Independence Day in the Philippines
Independence Day is a public holiday. It is a day off for the general population, and schools and most businesses are closed.
What do People do?
Independence Day is a day when many people, including government officials, employees, and students, participate in nationwide parades. However, the main highlight is the police and military parade in Manila headed by the country’s incumbent president, followed by a speech and a 21-gun salute. Many Filipinos spend the day in parks and malls. Many Filipino communities in other countries also observe the nation’s Independence Day celebrations.
The Philippine’s Independence Day is a national holiday so government offices are closed. There are absolutely no classes in all schools. Many business establishments are closed except shopping centers. Public transport such as buses, passenger jeeps, and tricycles still operate but their routes may be limited due to the closure of streets used for parades.
The annual June 12 observance of Philippine’s Independence Day came into effect after past President Diosdado Macapagal signed the Republic Act No. 4166 regarding this matter on August 4, 1964. This Act legalized the holiday, which is based on the Declaration of Independence on June 12, 1898 by General Emilio Aguinaldo and Filipino revolutionary forces from the Spanish colonization. The Philippines’ flag was raised and its national anthem was played for the first time in 1898. However, liberty was short-lived because Spain and the United States did not recognize the declaration.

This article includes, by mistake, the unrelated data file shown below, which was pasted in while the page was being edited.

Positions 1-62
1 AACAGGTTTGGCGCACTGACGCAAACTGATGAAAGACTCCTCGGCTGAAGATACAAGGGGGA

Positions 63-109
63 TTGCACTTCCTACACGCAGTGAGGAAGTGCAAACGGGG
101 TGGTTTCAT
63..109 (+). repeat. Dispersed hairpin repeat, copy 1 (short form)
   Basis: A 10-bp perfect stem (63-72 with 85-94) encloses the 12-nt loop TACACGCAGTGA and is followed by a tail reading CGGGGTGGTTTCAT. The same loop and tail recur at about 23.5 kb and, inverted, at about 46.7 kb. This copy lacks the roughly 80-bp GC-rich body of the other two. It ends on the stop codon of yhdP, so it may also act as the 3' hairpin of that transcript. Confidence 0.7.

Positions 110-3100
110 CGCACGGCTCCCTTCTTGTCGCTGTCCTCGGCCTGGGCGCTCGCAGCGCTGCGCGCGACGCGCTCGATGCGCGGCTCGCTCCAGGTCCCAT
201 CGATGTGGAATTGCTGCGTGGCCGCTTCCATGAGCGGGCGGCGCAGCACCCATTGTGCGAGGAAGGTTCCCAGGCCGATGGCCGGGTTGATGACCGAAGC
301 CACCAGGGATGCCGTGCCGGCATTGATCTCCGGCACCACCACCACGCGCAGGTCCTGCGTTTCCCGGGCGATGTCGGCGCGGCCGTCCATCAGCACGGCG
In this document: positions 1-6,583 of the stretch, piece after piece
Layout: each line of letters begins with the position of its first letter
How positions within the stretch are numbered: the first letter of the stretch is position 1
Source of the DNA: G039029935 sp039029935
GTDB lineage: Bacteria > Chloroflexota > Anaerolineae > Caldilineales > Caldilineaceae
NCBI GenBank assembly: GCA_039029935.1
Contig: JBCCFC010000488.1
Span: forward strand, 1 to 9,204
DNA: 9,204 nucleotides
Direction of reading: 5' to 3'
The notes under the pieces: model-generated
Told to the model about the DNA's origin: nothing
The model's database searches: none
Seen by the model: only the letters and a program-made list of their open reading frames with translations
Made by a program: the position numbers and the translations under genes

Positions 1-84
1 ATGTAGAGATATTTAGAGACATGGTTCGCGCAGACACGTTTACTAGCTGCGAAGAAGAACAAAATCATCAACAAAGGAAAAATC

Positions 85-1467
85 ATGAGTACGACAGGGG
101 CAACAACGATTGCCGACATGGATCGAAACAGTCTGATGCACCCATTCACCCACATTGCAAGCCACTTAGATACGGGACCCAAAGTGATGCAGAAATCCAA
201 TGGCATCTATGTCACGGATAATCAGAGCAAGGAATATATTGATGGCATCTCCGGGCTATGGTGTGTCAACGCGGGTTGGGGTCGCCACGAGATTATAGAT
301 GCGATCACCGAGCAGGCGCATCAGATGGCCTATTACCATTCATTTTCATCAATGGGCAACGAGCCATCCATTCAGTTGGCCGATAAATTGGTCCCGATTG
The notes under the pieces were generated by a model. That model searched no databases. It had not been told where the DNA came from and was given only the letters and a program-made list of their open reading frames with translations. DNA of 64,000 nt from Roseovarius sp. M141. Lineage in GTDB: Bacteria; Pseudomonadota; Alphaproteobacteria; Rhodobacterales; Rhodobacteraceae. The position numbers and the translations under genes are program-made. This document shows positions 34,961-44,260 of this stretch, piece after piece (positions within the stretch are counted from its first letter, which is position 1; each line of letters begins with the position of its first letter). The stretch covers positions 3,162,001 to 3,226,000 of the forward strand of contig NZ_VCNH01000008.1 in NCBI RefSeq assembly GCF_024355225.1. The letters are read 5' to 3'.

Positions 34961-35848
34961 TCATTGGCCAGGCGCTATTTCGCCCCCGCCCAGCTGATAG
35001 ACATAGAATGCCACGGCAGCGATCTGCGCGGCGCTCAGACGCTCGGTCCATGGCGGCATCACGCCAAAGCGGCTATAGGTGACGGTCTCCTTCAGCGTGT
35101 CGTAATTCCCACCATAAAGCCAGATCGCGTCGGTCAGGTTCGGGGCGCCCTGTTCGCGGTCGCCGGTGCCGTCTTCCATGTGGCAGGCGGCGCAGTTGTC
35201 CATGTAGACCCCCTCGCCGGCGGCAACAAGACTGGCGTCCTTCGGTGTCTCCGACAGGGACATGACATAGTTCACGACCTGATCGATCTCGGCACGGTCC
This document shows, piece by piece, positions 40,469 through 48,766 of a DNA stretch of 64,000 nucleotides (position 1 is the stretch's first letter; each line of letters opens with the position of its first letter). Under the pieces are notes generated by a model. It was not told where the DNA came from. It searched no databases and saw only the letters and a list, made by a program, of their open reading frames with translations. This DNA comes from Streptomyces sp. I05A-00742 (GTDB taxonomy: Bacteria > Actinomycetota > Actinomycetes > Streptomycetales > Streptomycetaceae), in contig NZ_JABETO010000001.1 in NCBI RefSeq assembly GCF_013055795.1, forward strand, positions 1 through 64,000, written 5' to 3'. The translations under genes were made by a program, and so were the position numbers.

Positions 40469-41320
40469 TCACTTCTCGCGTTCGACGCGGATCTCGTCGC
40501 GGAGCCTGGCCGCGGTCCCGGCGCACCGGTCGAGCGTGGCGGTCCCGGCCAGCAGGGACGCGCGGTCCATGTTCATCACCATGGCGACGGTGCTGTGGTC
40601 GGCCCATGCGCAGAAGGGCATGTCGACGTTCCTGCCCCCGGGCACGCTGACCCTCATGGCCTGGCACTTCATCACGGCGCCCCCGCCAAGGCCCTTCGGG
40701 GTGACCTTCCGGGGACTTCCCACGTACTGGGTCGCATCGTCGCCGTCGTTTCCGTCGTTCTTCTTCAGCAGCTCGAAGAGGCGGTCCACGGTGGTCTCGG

The 1898 Treaty of Paris ended the war between Spain and the United States. Spain surrendered the entire archipelago comprising the Philippines to the United States. The Philippines started a revolt against the United States in 1899 and achieved national sovereignty on July 4, 1946, through the Treaty of Manila. Independence Day was officially observed on July 4 until the Republic Act No. 4166, which set out to move the holiday to June 12, was approved on August 4, 1964.
The Flag of the Republic of the Philippines, representing the country is symbolized by the following:
- Royal blue field – peace, truth, and justice.
- Scarlet red field – patriotism and valor.
- White triangle – equality and brotherhood.
- Three stars on the corners of the triangle – the three main geographical regions of the country namely Luzon, the Visayas, and Mindanao.
- The sun at the center of the triangle – has eight rays representing the eight Philippine provinces that started the revolt against Spain.
The flag is seen in various places across towns and cities in the Philippines during the country’s Independence Day. Many cars also sport miniature flags on this day.